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The University of British Columbia Press is Canada’s leading social sciences publisher. With an international reputation for publishing high-quality works of original scholarship, our books draw on and reflect cutting-edge research, pushing the boundaries of academic discourse in innovative directions. Each year UBC Press publishes seventy new titles in a number of fields, including Aboriginal studies, Asian studies, Canadian history, environmental studies, gender and women’s studies, health and food studies, geography, law, media and communications, military and security studies, planning and urban studies, and political science.
Showing 109-120 of 1,203 items.

Empowering Electricity

Co-operatives, Sustainability, and Power Sector Reform in Canada

This revealing analysis of Canada’s electrical power co-operatives challenges our understanding of their history and shines a light on their potential within the nation’s electricity sector.

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From Left to Right

Maternalism and Women’s Political Activism in Postwar Canada

This fresh look at Canadian women’s political engagement during the Cold War reveals that whether they were on the “left” or “right” end of the political spectrum, women were motivated by similar concerns and the desire to forge a new vision for their nation.

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The Iconic North

Cultural Constructions of Aboriginal Life in Postwar Canada

The Iconic North explores how the “modern” South crafted cultural images of a “primitive” North that reflected its own preconceived notions and social, political, and economic interests.

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Zombie Army

The Canadian Army and Conscription in the Second World War

This book tells the story of more than 150,000 Canadians who were subjected to conscription during the Second World War, and how their experiences shaped and were shaped by the decisions of the generals and politicians who guided the country’s war effort.

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Parole in Canada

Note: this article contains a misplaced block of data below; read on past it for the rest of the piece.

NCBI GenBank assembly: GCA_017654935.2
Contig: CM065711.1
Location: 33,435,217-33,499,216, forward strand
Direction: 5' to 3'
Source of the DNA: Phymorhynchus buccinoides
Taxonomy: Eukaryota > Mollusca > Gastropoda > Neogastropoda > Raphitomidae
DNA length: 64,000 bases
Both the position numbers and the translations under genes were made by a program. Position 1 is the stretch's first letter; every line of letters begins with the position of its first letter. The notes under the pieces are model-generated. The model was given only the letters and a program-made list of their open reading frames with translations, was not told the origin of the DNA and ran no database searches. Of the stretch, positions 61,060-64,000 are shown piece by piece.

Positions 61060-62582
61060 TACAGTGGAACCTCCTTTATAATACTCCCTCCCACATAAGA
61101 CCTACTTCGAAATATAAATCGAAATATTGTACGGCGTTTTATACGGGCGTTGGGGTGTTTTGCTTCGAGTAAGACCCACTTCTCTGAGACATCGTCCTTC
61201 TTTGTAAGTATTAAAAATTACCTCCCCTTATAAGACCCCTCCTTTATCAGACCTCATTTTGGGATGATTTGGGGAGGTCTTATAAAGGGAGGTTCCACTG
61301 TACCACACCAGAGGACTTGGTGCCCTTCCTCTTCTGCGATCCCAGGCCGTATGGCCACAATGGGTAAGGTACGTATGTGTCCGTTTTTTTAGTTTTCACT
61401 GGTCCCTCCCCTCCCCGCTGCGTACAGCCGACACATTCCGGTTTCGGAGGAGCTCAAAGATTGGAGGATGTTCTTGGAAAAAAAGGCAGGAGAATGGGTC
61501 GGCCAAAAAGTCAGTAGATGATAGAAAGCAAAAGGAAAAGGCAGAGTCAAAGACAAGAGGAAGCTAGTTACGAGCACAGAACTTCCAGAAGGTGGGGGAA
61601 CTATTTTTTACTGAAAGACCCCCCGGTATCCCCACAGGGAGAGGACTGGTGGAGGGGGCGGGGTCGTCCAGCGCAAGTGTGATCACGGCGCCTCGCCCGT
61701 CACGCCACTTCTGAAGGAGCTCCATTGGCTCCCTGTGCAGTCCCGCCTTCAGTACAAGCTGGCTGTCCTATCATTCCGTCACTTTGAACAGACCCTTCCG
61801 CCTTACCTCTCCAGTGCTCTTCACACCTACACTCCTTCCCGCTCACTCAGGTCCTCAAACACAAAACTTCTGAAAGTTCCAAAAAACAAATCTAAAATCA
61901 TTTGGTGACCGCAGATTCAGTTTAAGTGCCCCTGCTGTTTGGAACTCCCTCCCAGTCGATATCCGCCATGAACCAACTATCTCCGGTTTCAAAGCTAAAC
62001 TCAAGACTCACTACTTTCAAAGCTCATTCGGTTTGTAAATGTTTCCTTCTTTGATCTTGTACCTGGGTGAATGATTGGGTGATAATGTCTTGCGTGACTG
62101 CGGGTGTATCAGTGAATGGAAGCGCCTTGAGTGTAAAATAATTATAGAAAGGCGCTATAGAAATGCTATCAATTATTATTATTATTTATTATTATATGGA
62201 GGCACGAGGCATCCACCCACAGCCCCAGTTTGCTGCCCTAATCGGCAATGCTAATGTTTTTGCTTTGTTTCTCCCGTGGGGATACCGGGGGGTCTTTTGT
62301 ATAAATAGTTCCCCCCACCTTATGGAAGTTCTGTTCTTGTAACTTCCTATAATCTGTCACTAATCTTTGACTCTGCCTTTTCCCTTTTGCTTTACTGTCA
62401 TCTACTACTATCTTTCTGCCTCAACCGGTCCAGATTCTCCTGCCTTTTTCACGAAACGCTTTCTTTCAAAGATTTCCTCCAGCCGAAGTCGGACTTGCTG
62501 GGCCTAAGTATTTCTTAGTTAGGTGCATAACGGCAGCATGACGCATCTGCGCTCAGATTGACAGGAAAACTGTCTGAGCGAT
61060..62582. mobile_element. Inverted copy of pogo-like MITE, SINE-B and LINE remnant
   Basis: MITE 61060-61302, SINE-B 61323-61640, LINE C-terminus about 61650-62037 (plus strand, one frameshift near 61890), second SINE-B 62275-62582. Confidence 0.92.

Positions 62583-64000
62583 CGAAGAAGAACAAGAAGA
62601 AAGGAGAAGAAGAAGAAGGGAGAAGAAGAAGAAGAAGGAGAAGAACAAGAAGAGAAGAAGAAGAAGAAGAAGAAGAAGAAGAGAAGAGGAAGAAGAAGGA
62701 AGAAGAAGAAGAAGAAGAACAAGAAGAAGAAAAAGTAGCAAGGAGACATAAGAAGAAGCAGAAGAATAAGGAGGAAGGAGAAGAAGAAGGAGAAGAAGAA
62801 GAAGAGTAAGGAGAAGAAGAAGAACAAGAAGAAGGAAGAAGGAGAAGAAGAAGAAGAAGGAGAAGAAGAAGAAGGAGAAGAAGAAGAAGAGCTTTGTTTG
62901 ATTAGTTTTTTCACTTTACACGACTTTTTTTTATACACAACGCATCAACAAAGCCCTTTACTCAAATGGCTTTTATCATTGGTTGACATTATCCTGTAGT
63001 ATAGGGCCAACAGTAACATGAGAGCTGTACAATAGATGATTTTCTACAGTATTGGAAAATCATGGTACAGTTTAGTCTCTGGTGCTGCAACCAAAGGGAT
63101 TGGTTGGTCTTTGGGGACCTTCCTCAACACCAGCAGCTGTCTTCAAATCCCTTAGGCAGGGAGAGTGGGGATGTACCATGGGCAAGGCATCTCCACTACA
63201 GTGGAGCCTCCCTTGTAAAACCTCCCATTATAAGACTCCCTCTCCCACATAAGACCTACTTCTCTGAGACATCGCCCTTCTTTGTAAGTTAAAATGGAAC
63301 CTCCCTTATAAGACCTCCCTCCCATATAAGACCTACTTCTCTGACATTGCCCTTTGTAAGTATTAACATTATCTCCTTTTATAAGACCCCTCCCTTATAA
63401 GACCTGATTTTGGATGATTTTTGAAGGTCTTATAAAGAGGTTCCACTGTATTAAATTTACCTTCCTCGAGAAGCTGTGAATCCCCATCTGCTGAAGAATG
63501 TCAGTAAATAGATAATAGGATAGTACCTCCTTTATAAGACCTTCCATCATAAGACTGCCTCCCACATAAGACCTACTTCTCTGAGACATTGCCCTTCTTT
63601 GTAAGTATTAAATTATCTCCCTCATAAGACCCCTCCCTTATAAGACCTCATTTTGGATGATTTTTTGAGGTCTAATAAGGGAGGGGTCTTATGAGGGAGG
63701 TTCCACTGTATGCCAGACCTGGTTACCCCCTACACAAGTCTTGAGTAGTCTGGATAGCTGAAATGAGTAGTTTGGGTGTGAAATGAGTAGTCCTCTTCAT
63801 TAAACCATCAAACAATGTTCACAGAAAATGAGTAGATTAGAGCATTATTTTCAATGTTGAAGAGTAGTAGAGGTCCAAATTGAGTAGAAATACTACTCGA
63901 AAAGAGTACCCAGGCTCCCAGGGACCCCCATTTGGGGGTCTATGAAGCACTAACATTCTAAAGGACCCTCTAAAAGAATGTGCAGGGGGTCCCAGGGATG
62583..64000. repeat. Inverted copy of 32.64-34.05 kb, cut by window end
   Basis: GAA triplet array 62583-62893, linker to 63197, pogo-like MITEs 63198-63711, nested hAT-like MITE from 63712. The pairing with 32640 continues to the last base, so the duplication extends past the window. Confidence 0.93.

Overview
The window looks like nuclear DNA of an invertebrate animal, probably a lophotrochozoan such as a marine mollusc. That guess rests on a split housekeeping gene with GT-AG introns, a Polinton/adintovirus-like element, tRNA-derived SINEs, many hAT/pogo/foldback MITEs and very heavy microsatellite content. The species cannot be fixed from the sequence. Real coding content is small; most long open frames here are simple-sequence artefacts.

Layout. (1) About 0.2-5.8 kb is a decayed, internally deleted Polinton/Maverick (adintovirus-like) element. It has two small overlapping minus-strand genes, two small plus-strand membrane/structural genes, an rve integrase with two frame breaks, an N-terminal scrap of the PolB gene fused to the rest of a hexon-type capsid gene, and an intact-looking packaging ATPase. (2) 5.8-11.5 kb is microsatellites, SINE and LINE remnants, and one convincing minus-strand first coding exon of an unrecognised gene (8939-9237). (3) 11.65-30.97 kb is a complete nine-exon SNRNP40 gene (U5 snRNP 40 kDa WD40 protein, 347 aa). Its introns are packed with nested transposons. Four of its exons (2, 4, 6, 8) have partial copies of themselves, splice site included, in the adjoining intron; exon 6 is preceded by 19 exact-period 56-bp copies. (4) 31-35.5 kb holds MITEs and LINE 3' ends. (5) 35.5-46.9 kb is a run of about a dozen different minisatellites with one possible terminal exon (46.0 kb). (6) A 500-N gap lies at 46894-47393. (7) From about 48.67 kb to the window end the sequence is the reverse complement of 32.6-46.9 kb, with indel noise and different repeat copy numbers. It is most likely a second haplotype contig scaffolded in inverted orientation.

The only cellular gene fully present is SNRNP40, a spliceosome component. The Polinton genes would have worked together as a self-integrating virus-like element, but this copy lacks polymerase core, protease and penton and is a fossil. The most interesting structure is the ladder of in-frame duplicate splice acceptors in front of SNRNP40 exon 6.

Gender and Diversity in the Federal System

Parole in Canada explores how concerns about aboriginality, gender, and the multicultural ideal of “diversity” have altered parole policy and practice – and asks whether these changes go far enough.

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Sister Soldiers of the Great War

The Nurses of the Canadian Army Medical Corps

Award-winning author Cynthia Toman brings to life the experiences of Canada’s first women soldiers – nursing sisters who served during the First World War.

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War-Torn Exchanges

The Lives and Letters of Nursing Sisters Laura Holland and Mildred Forbes

Edited by Andrea McKenzie

This vivid portrait of female friendship follows two Canadian nursing sisters who endured the trauma and privations of the Great War.

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Shelter in a Storm

Revitalizing Feminism in Neoliberal Ontario

Drawing on the experiences of three YWCA women’s shelters in Ontario, this book exposes the dangers for women that are embedded in government neoliberal policies and reveals how feminism can counteract this pervasive ideology.

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The Secular Northwest

Religion and Irreligion in Everyday Postwar Life

This pioneering look at secularism in the postwar Pacific Northwest looks at how the region’s non-religious inhabitants consciously rejected the trappings of organized religion and set out on their own spiritual – or non-spiritual – paths.

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Unwanted Warriors

Rejected Volunteers of the Canadian Expeditionary Force

This book uncovers the history of Canada’s first casualties of the Great War – men who tried to enlist, were deemed “unfit for service,” and then lived with shame, guilt, and ostracism.

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Disrupting Queer Inclusion

Canadian Homonationalisms and the Politics of Belonging

This book contends that Canada’s acceptance of “gay rights” obscures and abets multiple forms of oppression and details how, in the fight for equality and inclusion, some LGBTQ communities gain acceptance within the mainstream, and as a result become complicit in a system that fortifies white supremacy, furthers settler colonialism, advances neoliberalism, and props up imperialist mythologies.

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Time Travel

Tourism and the Rise of the Living History Museum in Mid-Twentieth-Century Canada

This fascinating look at Canada’s living history museums – pioneer villages and old forts where actors recreate the past – shows how they reveal as much about Canadian post-war interests as they do about settler history.

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